In the case of Credit Suisse Vs. Allerdale Borough Council , a local authority established a limited liability company to assist in financing a leisure pool complex. This limited liability company borrowed money from the Plaintiff’s bank and such borrowings were guaranteed by the local authority. The Company went bankrupt and the bank claimed on the guarantee. Held that the local authority had no implied power to guarantee a loan made to such company since there were very specific rules which provided the means for a local authority to obtain financial resources to enable it to accomplish its statutory functions. The use of the company and the giving of the guarantee were ultra vires the local authority’s express and implied powers and therefore the guarantee was void and unenforceable.

Based on the principles and decisions set out above, the position seems to be that even though a company is likely to have the implied powers to enter into a derivatives transaction, it is unlikely that a corporation established by statute would have such powers. Accordingly, extreme caution should be exercised when dealing with any such public entity.

b) The authority of the person to enter into the contract on behalf of the corporate body- A person could either have express authority, implied authority or apparent authority to enter into a transaction on behalf of a corporate entity. Since derivatives may not in most cases come within the ordinary business of a corporate entity (ie other than a Bank) it would be prudent that the main documentation be signed under and in terms of a resolution of its Board of Directors. The main documentation could provide for the day to day authorizations to be done by specified persons within the entity. In the case of a Bank the Head of Treasury in all probability could be considered to have the implied authority to enter into a derivatives transaction on behalf of the Bank. The course of dealings between the parties may also result in particular persons within for example the Treasury Department of a Bank and the Finance Division of a corporate being considered to have the apparent authority to enter into a transaction on behalf of their respective employers.

3. Transaction Risk

This deals with the risks arising from the entering into of the transaction and the documentation which is used. A derivatives contract must satisfy all the general requirements for there to be a valid contract. Some of the problem areas are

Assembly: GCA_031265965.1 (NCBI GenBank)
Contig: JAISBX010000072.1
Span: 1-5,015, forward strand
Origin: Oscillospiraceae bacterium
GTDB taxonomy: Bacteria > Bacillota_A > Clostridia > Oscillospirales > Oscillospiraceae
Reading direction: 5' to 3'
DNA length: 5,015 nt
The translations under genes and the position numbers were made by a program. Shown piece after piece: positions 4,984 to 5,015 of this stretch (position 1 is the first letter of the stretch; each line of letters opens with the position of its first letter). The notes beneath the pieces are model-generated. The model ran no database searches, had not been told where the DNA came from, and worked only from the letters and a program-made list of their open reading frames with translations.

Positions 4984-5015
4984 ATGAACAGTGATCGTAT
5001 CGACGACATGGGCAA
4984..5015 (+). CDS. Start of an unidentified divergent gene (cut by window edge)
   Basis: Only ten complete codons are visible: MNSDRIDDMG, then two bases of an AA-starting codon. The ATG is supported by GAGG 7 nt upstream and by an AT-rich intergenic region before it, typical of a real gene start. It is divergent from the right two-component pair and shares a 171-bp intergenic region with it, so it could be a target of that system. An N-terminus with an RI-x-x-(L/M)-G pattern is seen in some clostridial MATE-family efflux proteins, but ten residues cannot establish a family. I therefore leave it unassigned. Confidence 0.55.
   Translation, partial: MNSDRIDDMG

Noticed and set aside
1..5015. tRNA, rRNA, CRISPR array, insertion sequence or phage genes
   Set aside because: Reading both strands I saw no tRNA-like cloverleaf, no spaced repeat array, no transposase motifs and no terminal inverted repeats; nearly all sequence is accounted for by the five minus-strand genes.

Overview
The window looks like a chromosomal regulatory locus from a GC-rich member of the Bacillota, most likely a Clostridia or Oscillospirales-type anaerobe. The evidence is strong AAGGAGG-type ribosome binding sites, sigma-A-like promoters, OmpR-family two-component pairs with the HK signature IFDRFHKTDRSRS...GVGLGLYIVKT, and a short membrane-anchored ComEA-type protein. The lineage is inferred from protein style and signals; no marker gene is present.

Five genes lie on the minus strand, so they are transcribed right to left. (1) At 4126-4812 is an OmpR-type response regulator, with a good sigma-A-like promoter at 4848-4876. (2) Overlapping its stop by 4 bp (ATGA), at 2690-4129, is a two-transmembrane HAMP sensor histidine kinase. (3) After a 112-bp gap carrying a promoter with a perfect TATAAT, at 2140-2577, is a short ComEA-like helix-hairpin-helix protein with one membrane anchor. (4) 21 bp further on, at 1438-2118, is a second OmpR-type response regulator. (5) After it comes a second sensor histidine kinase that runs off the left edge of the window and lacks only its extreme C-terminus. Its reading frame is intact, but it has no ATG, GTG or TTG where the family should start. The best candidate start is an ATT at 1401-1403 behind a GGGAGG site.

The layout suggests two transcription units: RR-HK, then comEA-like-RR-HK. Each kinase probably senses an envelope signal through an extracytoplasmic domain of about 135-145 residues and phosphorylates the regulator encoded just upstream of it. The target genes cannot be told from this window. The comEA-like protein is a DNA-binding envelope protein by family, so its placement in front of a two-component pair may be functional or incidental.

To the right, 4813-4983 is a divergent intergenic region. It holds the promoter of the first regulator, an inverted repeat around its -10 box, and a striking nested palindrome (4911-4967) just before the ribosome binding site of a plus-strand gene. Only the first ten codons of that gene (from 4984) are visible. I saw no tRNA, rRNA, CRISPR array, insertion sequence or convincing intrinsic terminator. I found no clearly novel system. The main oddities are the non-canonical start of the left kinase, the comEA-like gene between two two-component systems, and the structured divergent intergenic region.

(a) Oral contracts – If transactions are concluded over the telephone, it must be understood that there could be enforcement problems in the event of any contest by the other party with regard to the contract itself or its terms. Accordingly it is prudent that either recordings be maintained of conversations or there be immediate written confirmation of the oral contract.

(b) Misrepresentation – A misrepresentation normally involves a false statement of any material fact which has induced the other party to enter into the contract. Generally if there has been an opinion which has been expressed or if there is a false statement of law there would be no misrepresentation. Eg: a view which is expressed that it would be advantageous for the counter party to enter into the transaction since interest rates are likely to drop in the future in most instances would be an opinion. However it could be argued that the maker of the statement should have had specific facts in order to make the statement and accordingly that the statement is one of fact and not of opinion.

When a party is acting in an advisory capacity in a derivatives transaction there could also be liability in Tort for negligent statements which are made. Subsequent to the decision in the case of Caparo Industries plc v Dickman the following rules have developed with regard to liability for negligent advice

(i) the loss should be foreseeable from the negligent act; and

(ii) there should be sufficient proximity between the advisor and the advisee; and

(iii) it should be fair, just and reasonable that liability be imposed upon the advisor.

Exemption Clauses – The contractual documents may have clauses which either exclude or restrict the liability of one party on the happening of some event. Whilst there are general rules with regard to how exemption clauses should be interpreted, the Unfair Contract Terms Act No 26 of 1997 (hereinafter referred to as “the UCTA”)provides certain limitations on the validity of exemption clauses. Section 3(2) provides that a contract term or notice which excludes or restricts a persons liability for negligence shall only be valid if reasonable. Section 10 of the UCTA specifies the tests which should be applied to determine whether a clause is reasonable.

It should be noted that the First Schedule of the UCTA specifies transactions to which the Act would not apply. The Schedule includes “ Any contract so far as it relates to the creation or transfer of securities or of any right or interest in securities”. Accordingly the derivative contracts which result in the issue of a security would not be covered by the provisions of the UCTA.